In October 2000, in response to calls by women’s civil society, Resolution 1325 was drafted and adopted by the United Nations Security Council. It has been followed by seven other Security Council Resolutions (1820, 1888, 1889, 1960, 2106, 2122 and 2242), which make up the Women, Peace and Security Agenda, a powerful tool for moving from exclusive to democratic decision-making, from gender inequality to gender justice and from conflict and violence to sustainable and feminist peace. It recognises that women’s agency, voices and capacities are critical to local dialogues, better policies and lasting peace.
The Security Council has a unique responsibility to implement the Women, Peace and Security Agenda, including by upholding its obligations on peace and security under Chapter V of the United Nations Charter (Article 24 (1)). When the Security Council adopted this Agenda, it committed itself to include gender analysis in its decision-making process, which requires a shift from militarised crisis response toward addressing root causes for conflict prevention and feminist peace. However, it fails to concretely and consistently recognise and support women’s meaningful participation and empowerment as fundamental to achieving holistic peace and security.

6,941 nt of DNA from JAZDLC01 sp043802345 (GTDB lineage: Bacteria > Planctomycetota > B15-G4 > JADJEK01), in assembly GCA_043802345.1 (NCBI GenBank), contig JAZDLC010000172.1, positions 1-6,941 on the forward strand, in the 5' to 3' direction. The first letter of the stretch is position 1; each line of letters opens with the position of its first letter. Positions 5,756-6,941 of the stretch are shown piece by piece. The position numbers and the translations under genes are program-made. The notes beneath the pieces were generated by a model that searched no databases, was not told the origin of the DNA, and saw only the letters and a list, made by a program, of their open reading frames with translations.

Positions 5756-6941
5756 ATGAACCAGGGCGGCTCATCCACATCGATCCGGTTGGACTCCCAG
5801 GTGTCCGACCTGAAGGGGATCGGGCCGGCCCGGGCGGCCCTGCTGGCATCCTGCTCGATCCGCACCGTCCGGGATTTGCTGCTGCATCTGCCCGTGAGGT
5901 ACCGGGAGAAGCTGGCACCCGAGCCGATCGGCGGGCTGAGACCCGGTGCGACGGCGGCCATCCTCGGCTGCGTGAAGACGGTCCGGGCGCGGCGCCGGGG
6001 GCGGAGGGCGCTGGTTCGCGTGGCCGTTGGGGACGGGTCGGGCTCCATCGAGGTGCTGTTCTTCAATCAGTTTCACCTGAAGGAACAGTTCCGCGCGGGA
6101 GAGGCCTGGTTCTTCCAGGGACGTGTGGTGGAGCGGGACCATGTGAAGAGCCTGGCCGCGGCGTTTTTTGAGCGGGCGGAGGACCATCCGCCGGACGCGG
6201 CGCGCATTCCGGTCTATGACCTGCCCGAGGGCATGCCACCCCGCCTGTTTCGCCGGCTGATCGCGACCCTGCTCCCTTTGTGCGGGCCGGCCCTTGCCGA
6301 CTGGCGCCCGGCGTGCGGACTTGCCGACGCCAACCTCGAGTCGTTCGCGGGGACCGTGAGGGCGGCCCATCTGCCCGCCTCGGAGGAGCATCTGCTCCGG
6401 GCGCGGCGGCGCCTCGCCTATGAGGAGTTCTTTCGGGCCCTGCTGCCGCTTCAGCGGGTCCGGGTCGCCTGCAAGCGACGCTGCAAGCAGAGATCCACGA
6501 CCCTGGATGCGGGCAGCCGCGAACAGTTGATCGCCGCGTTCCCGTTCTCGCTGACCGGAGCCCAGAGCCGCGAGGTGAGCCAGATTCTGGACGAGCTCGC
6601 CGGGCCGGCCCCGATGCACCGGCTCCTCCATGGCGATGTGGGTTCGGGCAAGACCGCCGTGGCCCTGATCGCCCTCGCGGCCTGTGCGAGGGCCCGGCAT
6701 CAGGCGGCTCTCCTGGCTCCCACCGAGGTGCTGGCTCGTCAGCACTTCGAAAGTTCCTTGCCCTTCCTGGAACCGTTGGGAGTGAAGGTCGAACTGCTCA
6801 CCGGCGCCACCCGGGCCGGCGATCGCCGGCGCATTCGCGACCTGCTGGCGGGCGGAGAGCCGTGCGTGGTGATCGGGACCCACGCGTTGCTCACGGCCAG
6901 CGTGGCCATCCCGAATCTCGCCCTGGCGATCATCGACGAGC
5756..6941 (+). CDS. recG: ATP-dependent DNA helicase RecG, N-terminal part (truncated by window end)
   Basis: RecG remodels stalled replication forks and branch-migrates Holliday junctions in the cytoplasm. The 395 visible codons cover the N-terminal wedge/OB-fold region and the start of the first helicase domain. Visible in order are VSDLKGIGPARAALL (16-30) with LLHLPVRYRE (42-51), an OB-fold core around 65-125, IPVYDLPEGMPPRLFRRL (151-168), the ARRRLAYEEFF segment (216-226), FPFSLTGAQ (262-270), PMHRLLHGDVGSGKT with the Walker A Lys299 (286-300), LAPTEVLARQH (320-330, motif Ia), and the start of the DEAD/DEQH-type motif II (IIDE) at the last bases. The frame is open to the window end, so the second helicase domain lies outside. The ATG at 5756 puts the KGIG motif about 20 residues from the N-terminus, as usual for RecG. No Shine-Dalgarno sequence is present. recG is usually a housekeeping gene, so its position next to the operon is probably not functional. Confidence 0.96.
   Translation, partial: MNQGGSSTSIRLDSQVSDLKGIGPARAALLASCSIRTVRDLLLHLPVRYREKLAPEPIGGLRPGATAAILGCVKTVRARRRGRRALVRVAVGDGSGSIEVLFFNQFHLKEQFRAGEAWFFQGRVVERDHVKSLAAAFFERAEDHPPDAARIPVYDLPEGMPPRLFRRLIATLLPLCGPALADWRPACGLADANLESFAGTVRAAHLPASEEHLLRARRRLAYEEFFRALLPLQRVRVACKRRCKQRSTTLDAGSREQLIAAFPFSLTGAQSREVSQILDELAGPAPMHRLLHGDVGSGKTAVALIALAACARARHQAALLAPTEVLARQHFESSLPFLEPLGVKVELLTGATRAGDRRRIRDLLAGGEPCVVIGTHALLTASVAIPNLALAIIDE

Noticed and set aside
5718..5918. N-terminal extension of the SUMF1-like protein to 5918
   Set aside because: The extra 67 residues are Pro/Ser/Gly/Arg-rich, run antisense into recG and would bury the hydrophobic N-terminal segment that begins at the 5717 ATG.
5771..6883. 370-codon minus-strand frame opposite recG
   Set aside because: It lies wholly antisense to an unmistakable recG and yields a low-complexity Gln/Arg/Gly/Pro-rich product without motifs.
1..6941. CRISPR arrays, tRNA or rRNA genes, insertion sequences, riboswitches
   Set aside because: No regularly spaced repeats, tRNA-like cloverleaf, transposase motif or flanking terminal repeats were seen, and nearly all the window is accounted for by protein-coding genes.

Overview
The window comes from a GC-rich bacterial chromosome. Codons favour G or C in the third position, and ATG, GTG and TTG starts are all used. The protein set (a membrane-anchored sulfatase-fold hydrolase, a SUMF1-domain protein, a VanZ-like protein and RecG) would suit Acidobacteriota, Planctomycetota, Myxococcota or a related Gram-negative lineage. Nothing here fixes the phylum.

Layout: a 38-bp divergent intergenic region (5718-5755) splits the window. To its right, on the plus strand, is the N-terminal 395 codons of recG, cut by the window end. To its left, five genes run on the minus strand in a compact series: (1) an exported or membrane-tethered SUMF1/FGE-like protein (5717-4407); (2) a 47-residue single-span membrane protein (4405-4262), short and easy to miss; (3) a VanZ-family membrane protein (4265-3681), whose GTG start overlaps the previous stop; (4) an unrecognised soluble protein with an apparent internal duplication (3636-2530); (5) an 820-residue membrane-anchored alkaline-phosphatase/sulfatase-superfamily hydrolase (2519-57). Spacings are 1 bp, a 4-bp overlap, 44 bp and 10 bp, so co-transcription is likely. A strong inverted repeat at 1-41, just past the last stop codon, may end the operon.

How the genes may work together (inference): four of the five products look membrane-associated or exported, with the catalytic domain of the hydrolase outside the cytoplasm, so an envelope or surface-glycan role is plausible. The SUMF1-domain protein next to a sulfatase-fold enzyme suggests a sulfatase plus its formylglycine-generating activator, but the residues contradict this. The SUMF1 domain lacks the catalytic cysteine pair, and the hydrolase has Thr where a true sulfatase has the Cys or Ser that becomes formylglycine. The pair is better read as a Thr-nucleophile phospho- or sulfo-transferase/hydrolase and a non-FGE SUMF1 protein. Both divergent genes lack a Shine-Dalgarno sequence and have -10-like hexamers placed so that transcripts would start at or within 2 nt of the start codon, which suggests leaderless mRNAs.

The Permanent Members of the Security Council (the Permanent Five) -- the United States, the United Kingdom, France, Russia and China -- are also some of the top contributors to the global arms trade, which exacerbates sexual, gender-based and other forms of violence. They also contribute to the shrinking of space for civil society organisations, especially for women’s organisations, support militarism as a way of thought and consequently undermine long-term conflict prevention essential for achieving feminist peace.
This research brief maps trends on compliance with relevant international standards around Women, Peace and Security by the Permanent Five in the period between 2010 and 2016. It addresses all four pillars of the Women, Peace and Security Agenda (participation, conflict prevention, protection and relief and recovery), analyses state actions at both the international and national levels and demonstrates the main gaps in the Women, Peace and Security implementation efforts, including around gender power analysis, disarmament and financing. It shows that strengthening women’s meaningful participation, conflict prevention and disarmament are critical areas to address for achieving feminist peace.